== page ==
We’ve teased you with the notion of getting dirty with the Subaru Forester. With four-wheel drive and a lifted chassis, it can go off the beaten track. But, as we said in the review, it can’t go too far from it. What if you want to scale a mountain, or drive over a goat, or, we don’t know, park in a river? What do you buy? Don’t worry, dear reader, we’ve got your back. That’s why this post is all about the rather ace Land Rover Freelander. A car that, we feel, gained a bit of an unfair reputation for being a bit soft, or ‘not proper’ enough. Ignore the haters. The Freelander is a top bit of kit.
Launched in 1997, the Land Rover Freelander was aimed at the ‘lifestyle’ market, and for saying that, we feel dirty. Sorry. But hey, that’s the truth. In the late ’90s we were buying cars of this ilk to make a statement, rather than to actually drive up a mountain. As such, the Rav 4, the Vitara and others were selling well. Land Rover, being the daddy of fun with four-wheel drive, rightly wanted a slice of the action. Why the hell should Toyota get all the sales?
So, in response to the market trend, Land Rover gave us the Freelander. And it was good. But at the same time, it was bad. Which, once we’ve shown you a Freelander being a filthy minx, we’ll explain.
We’ll start with the good. And it was good. Okay, so some of the early ones were screwed together by people far more concerned with their tea breaks than your disc brakes, but once that was ironed out, the Freelander was great. It was easy on the eye – funky almost – so the ‘lifestyle’ set would like it. You could have it without a roof, perfect for driving down Oxford Street on a warm, sunny evening. Or, you know, where most 4x4s end up. Oh, and it also had some good engines. Well, we’ll ignore the 1.8 four-cylinder petrol, but the Td4 BMW 2.0 diesel and Rover 2.0 diesel were good lumps. There was also a 2.5 V6 petrol. Spritely engine, but man alive was it thirsty. Only buy one if you work from home.
It drove well, too. Despite being tall, the Freelander didn’t wallow about like a fat kid on the teacups. In fact, it was relatively composed given its height. As such, it was the kind of car that could be driven every day without compromise. A good selling point there. And that BMW Td4 lump was frugal, too. Low-40s were within the realms of average economy.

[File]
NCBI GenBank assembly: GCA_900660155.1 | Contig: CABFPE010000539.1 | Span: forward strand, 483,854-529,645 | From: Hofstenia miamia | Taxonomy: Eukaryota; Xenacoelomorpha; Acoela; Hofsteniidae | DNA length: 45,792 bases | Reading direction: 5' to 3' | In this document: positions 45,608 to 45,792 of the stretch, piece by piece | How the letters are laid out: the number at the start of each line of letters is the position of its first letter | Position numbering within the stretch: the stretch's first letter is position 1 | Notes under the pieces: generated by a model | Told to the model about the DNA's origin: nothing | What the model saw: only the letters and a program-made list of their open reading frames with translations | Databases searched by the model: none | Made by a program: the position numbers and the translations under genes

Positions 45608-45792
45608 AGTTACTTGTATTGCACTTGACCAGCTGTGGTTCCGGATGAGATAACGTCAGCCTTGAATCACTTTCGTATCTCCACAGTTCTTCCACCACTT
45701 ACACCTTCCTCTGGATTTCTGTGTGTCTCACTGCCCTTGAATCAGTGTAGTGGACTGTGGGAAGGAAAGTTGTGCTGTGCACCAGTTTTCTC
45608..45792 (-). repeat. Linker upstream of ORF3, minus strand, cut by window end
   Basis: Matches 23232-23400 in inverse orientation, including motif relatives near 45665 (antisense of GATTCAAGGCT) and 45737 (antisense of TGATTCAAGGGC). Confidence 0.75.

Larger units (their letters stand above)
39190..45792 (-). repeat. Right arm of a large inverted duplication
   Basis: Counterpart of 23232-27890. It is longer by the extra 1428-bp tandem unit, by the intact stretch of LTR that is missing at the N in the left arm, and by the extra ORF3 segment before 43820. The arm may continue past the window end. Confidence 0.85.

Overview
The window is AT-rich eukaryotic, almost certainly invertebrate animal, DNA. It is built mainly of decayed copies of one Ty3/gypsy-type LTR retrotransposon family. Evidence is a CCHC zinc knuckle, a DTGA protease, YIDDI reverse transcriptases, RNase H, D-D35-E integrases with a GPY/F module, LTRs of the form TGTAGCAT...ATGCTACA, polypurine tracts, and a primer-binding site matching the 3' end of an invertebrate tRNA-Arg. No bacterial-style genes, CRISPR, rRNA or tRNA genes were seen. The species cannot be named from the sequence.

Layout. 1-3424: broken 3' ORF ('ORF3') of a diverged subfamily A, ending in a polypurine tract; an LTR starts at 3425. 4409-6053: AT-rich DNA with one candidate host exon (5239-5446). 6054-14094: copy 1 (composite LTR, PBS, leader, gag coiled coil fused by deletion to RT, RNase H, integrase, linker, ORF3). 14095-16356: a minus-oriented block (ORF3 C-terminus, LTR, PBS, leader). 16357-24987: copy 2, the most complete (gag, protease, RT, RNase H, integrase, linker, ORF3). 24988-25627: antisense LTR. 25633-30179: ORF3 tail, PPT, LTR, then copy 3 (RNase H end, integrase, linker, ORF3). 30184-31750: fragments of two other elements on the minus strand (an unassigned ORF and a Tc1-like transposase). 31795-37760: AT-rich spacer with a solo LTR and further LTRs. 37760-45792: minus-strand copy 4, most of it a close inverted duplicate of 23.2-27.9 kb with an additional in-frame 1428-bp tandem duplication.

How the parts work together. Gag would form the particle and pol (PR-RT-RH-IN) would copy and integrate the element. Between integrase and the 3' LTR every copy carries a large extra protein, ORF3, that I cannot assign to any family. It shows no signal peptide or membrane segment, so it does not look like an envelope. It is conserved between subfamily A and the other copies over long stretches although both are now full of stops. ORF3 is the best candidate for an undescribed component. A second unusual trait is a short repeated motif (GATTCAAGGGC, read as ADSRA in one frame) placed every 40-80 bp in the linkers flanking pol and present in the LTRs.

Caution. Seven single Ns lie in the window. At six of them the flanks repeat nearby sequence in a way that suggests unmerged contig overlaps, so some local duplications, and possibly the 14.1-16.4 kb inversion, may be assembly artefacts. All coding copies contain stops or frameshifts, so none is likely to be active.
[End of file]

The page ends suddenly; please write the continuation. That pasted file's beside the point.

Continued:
Inside was also good. The Freelander’s innards were rugged and chunky, like a Tonka toy. Okay, so some of the buttons were in odd places, but increased familiarity would soon sort that. It was the sort of interior that was comfy, but still looked like it could shave the rough bits off a lump of wood. Proper 4×4 clobber, basically. Chunky. In a good way. Unless you got one with leather of course, like the ‘up-scale farmer who now uses their land for glamping’ type.
So yeah, all in all the Freelander was, and still is, a good bit of kit. But before we send you scampering off to the classifieds, we need to tell you about the negatives. Of which there are a few, sadly.
The main thing to plague the Freelander, or at least the ones we’re looking at (we’re choosing to ignore anything pre-2000) is rust. Man, do these suckers like to rot from underneath you. Much like the Discovery that went alongside it, the Freelander was a magnet for metal oxidisation. That’s not good on any car, let a alone one that can drive through a canal. So look out for that.
There’s also the issue of reliability. This is a British vehicle after all, so it was screwed together with hope as much as actual screws. The early ones were terribly built, but by 2000 they had mostly ironed out all the kinks/worked out a mutually satisfactory deal with the unions. But still, you want be thorough. Just because you’re dropping two grand, not twenty, it doesn’t mean you can’t have a good rifle through the paperwork. You don’t need to buy a snotter.
That’s the bad stuff dealt with. Let’s go back to the positive, namely the Freelander’s ability to get muddy. Yes, this is smaller than a Discovery. Yes, it was built to suit the market of people called Sebastian who live in city-centre maisonettes, but damn if it wasn’t good off-road anyway. It is, after all, what Land Rover does. There was no way the Freelander was going to slip under the net. As such, you got front-biased full-time four-wheel drive. That’s a lot hyphens. What you didn’t get was a low ratio ‘box. You might argue that its absence means the Freelander was not a proper 4×4. We say shush you face. It’s absence is in fact its brilliance.
Anybody can take the Freelander anywhere. Always wanted to go off-roading, but never taken the plunge? The Freelander is for you. It does all the ‘thinking’ on your behalf. All you have to do is pick a gear (and hopefully common sense will help you on that front) and do the pedals. The Freelander does the rest. And if you’re worried about tumbling down a hill, don’t be. The Freelander came with hill-descent control as standard on all but the most basic of models. To the layman, that means you won’t be seen hurtling down a muddy one-in-three hill at 76mph.
As you can probably tell, we’re quite fond of the Freelander. It’s got a certain rugged charm that other cars in its class lack. That comes from it being an actual real life Land Rover, not a poor facsimile. Yes, you can get a Discovery for this money, and the Disco is good. But by comparison, quid for quid, the Discos are all battered, or rusty, or have more miles than the Exxon Valdez. And they probably leak more oil.
A Freelander, however, can be bought for £2,000 in reasonable shape, without galactic miles and with a ready and waiting attitude toward exploring the unexplored. Go on, buy one.